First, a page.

• They are proactive learners: they want to know WHY, not what

Generation Z

stemlyns generation z

  • 1995-current, just turning 21 – these are our medical students
  • True digital natives
  • Grown up in a world of global threat
  • Clean living; lower alcohol and drug use (at least in the UK)
  • Serious and concerned about the future
  • Diverse and fluid, about gender, race and sexuality
  • Proactive online
  • We don’t know much more about them as adult learners because they’re not quite there yet

 

What do they want from education?

Let’s think about three settings. I’m basing my thoughts on generalisations, typical traits and stereotypes, but that can be helpful in informing our education strategies.

The formal learning environment

  • They want you to teach them things they can’t Google. Lane and Yamashiro looked at educational technology use at the University of Washington and found that students were 2.5x as likely to think course websites should be used and 4x as likely to use instant messaging in their education as their teachers were
  • They want education to be social – classroom time is for working together and collaborating
  • They want active learning. They have to be engaged, that boredom threshold and the rapid availability of a world of more interesting things they will tune out if you don’t keep them interested
  • They want “just in time” learning; similar to the flipped classroom: online, web-based learning at home with class time to make sense and contextualise; answers fed to instructors who can tailor teaching to the individual
  • Visually driven: functional MRI studies show that in undertaking simple tasks, younger participants had more occipital lobe activity.
  • Most up-to-date information and pitfalls when it comes to learning medicine

Face-to-face with you as their supervisor

  • The ideal boss of a Gen Y employee is equal parts mentor and leader. They’d prefer not to have a boss but if they have to have one, they dislike hierarchy; dictatorial approaches won’t work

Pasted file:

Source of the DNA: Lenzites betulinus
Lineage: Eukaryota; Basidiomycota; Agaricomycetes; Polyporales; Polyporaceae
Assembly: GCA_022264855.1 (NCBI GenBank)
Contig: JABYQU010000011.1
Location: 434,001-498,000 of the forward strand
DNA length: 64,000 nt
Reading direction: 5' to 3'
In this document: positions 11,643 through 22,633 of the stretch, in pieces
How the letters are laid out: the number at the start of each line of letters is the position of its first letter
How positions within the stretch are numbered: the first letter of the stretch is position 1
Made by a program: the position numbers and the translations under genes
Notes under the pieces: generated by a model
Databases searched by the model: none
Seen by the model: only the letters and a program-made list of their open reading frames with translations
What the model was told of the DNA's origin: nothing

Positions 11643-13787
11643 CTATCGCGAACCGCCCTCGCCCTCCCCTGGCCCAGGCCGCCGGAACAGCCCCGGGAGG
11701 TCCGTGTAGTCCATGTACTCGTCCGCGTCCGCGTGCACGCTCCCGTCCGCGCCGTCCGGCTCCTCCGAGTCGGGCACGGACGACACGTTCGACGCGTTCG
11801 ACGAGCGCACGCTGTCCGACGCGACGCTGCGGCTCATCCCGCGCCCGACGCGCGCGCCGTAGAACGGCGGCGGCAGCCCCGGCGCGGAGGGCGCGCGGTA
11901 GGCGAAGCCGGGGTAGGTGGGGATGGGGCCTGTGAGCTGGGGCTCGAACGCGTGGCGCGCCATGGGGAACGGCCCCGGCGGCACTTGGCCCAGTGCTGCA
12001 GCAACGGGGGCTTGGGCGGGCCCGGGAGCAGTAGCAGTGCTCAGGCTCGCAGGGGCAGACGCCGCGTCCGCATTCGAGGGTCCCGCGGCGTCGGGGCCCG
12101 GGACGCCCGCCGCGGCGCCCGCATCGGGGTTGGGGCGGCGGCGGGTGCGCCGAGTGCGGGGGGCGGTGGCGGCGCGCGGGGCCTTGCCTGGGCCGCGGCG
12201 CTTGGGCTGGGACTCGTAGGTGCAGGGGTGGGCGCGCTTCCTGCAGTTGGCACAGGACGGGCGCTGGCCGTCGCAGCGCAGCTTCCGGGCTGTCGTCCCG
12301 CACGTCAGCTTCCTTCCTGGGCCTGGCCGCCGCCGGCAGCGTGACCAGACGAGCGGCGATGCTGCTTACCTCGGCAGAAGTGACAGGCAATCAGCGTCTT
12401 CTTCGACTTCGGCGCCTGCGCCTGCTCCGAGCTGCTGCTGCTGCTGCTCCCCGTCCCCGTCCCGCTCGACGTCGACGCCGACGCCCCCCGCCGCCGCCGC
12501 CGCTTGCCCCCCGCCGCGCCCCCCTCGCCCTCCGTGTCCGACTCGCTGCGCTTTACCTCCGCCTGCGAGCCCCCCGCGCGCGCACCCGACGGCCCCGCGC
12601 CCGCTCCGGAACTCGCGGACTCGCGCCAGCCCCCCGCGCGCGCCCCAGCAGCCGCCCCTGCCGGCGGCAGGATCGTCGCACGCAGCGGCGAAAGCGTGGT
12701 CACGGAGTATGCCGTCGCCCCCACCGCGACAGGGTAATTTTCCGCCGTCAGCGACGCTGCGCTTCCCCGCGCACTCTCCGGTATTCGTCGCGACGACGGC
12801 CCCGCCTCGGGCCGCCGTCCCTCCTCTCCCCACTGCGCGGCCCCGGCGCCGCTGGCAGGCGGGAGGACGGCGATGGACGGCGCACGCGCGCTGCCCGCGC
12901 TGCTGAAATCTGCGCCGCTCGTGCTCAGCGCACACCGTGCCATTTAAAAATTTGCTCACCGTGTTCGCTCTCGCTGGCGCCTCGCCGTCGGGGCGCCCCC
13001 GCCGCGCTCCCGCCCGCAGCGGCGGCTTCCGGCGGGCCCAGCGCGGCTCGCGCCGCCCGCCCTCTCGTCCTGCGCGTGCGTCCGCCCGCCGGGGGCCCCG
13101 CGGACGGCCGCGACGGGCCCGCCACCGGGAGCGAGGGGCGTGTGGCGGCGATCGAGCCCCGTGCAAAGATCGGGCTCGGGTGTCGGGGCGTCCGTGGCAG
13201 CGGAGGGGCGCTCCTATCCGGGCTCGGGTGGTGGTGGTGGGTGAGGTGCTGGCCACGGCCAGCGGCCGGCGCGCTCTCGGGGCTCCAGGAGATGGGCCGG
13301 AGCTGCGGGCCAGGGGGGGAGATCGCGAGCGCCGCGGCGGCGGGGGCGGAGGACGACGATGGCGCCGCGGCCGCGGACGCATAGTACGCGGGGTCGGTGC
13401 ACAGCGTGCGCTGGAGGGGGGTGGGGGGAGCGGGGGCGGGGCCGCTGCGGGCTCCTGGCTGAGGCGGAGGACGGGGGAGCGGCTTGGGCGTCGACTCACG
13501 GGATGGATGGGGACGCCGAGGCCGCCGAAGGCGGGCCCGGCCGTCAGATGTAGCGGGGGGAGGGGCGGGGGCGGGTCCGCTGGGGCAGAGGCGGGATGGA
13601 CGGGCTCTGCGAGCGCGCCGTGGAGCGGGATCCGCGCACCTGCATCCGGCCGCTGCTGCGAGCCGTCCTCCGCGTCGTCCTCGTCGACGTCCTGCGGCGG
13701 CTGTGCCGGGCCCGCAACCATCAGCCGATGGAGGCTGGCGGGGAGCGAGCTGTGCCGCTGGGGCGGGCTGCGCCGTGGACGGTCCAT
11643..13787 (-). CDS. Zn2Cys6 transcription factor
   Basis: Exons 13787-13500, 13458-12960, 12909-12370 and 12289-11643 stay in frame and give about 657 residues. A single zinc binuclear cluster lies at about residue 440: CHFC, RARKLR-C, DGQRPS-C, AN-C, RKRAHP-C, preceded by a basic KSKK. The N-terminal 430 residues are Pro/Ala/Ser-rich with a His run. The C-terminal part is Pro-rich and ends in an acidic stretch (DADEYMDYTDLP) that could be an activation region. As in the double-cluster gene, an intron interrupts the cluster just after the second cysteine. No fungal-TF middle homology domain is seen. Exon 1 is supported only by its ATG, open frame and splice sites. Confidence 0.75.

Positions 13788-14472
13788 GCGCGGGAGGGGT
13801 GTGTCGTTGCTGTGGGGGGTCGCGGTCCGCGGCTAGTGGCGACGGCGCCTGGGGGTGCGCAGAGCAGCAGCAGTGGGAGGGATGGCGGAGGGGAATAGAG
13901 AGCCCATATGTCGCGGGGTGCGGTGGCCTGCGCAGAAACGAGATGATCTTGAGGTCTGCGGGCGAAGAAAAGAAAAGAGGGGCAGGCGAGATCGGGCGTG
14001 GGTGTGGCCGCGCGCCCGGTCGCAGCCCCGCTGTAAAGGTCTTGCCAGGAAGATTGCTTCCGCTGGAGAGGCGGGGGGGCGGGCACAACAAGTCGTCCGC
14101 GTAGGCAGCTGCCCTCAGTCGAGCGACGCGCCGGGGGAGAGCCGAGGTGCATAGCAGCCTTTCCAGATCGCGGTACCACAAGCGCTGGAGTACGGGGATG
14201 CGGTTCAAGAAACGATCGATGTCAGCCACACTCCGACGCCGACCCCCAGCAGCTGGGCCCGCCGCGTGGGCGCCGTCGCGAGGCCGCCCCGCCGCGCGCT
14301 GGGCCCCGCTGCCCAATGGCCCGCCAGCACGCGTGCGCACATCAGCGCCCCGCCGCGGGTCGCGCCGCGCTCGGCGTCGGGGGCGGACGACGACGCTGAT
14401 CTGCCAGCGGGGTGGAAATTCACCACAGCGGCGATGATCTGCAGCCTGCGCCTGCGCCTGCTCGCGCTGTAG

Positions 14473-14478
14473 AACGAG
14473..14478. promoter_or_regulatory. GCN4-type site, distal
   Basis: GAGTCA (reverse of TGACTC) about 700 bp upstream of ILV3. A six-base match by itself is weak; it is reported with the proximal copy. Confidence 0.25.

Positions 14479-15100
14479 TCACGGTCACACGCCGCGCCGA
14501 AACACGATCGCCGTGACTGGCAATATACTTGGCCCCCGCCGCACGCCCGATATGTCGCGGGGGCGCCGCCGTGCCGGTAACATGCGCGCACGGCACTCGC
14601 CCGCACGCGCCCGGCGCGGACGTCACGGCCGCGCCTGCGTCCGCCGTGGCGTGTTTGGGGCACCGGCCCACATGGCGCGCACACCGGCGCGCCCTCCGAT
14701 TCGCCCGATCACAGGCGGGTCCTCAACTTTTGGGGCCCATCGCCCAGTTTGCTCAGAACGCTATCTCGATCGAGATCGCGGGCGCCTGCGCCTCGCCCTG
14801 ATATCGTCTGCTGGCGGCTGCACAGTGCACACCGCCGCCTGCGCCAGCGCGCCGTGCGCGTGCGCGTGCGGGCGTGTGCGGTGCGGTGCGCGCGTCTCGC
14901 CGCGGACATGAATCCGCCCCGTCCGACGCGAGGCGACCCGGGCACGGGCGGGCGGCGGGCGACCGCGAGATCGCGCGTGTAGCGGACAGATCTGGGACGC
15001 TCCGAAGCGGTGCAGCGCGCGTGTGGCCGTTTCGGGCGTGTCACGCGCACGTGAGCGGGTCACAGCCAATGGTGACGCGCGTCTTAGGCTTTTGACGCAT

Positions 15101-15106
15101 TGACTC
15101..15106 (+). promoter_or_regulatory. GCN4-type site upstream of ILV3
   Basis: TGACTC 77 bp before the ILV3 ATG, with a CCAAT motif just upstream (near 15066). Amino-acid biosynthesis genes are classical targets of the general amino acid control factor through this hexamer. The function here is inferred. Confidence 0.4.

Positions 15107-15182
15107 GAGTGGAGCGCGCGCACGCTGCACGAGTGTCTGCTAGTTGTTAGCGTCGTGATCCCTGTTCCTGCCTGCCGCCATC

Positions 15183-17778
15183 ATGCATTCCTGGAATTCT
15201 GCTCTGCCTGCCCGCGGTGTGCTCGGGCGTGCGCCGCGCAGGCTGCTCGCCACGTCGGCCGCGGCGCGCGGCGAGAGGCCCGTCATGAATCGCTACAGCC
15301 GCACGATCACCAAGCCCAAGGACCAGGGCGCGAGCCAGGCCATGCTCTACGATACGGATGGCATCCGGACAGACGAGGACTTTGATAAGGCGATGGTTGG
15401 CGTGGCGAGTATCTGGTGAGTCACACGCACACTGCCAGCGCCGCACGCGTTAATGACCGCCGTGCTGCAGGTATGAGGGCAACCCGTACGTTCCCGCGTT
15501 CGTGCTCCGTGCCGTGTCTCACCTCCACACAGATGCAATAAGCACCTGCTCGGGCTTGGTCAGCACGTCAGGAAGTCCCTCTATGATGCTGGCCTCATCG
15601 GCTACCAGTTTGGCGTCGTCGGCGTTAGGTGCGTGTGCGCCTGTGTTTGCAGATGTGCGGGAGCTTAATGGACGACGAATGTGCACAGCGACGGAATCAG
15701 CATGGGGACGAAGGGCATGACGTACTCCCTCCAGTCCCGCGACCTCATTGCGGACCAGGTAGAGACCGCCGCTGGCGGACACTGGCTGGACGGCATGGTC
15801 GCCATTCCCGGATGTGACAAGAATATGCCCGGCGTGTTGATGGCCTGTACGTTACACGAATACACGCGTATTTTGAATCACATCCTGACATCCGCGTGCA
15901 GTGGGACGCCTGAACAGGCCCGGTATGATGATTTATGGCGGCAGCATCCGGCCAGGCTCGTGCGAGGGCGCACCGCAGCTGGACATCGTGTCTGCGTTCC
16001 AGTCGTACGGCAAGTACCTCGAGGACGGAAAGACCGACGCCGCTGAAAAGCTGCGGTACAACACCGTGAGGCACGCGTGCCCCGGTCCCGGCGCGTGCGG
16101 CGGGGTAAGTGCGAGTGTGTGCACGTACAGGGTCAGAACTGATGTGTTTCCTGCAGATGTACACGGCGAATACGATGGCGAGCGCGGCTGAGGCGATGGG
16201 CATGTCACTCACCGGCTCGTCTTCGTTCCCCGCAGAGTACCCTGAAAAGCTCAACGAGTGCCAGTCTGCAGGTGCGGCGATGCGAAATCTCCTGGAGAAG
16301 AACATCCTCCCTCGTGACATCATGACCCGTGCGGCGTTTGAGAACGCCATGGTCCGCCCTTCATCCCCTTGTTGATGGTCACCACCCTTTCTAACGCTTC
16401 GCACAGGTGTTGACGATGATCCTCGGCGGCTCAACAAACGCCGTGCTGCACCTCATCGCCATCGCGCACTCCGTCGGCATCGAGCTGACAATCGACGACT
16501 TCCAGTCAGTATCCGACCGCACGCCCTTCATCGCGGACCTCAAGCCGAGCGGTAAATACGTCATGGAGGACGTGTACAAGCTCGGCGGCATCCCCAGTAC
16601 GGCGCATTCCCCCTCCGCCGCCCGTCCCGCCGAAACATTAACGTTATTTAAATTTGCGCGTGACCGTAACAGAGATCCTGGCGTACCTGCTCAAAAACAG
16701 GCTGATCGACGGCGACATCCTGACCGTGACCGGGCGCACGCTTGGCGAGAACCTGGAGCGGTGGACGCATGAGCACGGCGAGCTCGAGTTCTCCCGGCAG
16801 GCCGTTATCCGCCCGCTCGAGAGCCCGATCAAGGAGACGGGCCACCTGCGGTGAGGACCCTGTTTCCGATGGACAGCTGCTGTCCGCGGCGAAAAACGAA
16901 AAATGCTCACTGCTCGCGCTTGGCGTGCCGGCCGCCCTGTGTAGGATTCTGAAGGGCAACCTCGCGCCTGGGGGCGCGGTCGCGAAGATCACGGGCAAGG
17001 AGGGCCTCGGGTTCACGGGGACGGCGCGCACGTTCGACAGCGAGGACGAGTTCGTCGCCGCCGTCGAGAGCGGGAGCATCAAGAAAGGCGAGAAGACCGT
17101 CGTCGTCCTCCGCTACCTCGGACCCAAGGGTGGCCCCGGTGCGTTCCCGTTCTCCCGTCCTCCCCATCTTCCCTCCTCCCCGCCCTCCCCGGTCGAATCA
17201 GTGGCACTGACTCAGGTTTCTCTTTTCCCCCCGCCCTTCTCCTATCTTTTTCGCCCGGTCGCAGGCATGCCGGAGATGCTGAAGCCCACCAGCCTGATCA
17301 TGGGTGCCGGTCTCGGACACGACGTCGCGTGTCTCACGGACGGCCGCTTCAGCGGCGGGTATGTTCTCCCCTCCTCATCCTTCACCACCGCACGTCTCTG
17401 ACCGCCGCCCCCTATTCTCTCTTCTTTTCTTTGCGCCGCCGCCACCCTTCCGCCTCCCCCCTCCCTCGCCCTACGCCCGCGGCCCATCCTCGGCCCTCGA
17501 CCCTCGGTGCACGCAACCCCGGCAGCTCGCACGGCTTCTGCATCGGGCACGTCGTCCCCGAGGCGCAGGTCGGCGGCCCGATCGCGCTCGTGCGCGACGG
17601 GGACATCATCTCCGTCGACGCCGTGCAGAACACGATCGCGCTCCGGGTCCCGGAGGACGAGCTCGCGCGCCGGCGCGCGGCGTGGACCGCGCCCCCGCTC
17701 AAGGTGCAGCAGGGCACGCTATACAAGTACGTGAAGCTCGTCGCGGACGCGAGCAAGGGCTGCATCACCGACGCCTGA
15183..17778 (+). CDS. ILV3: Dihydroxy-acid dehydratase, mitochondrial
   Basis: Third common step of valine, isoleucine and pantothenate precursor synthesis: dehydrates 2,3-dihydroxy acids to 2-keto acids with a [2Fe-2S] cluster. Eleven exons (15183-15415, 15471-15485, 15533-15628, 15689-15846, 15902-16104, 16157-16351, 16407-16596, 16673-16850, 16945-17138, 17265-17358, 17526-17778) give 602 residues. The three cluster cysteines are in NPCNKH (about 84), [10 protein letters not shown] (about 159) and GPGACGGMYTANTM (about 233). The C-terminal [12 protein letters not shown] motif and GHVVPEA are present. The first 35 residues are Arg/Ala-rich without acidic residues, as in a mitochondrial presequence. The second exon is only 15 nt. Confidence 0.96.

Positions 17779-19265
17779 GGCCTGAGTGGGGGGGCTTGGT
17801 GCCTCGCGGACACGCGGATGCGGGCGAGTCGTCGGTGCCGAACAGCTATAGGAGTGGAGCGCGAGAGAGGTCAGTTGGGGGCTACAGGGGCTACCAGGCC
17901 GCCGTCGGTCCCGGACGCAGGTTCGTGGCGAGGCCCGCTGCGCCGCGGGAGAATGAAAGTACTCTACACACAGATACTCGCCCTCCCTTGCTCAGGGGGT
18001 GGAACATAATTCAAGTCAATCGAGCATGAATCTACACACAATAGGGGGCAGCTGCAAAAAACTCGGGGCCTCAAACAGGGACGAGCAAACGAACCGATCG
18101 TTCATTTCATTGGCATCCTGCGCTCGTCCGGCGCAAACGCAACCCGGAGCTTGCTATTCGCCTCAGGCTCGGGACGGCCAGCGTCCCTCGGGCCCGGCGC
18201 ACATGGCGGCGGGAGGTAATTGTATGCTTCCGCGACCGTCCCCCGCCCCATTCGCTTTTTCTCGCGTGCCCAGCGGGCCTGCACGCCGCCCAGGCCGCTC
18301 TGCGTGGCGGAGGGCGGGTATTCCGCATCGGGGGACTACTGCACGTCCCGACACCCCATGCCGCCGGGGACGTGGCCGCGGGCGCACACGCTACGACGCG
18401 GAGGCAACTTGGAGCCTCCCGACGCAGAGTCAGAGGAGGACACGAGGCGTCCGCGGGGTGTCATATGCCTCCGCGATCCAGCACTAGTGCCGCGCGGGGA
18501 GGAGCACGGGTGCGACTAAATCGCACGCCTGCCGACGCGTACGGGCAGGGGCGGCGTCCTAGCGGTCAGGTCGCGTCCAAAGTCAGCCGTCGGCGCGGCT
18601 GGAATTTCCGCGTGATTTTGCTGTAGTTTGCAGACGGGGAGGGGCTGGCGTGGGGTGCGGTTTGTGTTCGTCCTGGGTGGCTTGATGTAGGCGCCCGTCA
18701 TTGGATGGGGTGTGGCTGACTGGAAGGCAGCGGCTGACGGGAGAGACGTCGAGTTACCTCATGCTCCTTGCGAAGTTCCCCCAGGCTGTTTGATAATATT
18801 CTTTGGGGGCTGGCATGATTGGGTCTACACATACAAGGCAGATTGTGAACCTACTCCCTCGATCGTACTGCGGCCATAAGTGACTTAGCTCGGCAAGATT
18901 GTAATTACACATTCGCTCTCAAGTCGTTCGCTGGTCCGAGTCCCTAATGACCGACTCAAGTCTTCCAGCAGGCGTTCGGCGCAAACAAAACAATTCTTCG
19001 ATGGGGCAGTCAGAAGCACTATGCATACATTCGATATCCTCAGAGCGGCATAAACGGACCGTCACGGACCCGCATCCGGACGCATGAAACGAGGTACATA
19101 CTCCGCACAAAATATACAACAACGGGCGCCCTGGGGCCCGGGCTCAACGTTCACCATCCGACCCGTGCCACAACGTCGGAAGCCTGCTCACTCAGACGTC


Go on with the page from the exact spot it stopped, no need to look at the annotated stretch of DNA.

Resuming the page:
• They like to explore their thoughts out loud and they want to be able to do this non-judgementally – a far cry from the traditional grilling or pimping some of us might remember (if you do this nowadays you can be certain it will be construed as bullying in the complaint letter written about you – YES, Generation Y will write a complaint letter. Although it will probably be an email)
  • Recognition of the fact that they are an individual – their world is customisable, they are used to defining and branding themselves and their preferences

Online learning

  • Like it or not, many of our junior doctors and trainees are going online for their medical education. Blogs, podcasts and teaching video channels on YouTube are increasingly popular
  • Learners want to go online to find the most recent information and they know to an extent how they can do that
  • They may also perceive peers to be more credible than teachers, particularly if you’re not online or familiar with looking for up-to-date information
  • The average age of my Twitter followers is 29 years old: we know that the younger generations are online and hungry for learning

 

What does this mean for us as educators?

The formal learning environment

  • The formal lecture is dead: long live the lecture! Downloading the contents of a textbook into a powerpoint presentation and reading it out to an audience in the hope that some of it sticks has never really worked, so let’s rethink it. Replace bulletpoints with pictures, textbook content with practical applications and illness scripts, monotonous speeches with interactivity
  • Utilise workshops and games for interactivity. Simulation ticks these boxes and both Generation Y and Generation Z learners love it. Blog post on how to design a workshop up soon!
  • Use moderated small groups to help your learners apply their knowledge; be the wise expert. For learners who are resistant because they’re not interested in your specialty reframe the context (“as the admitting surgical doctor, what would be your approach to this patient?”)
  • Make sure whatever you’re teaching is relevant, giving your learners what they actually need
  • Focus on construction of ideas, not instruction: be a choreographer of learning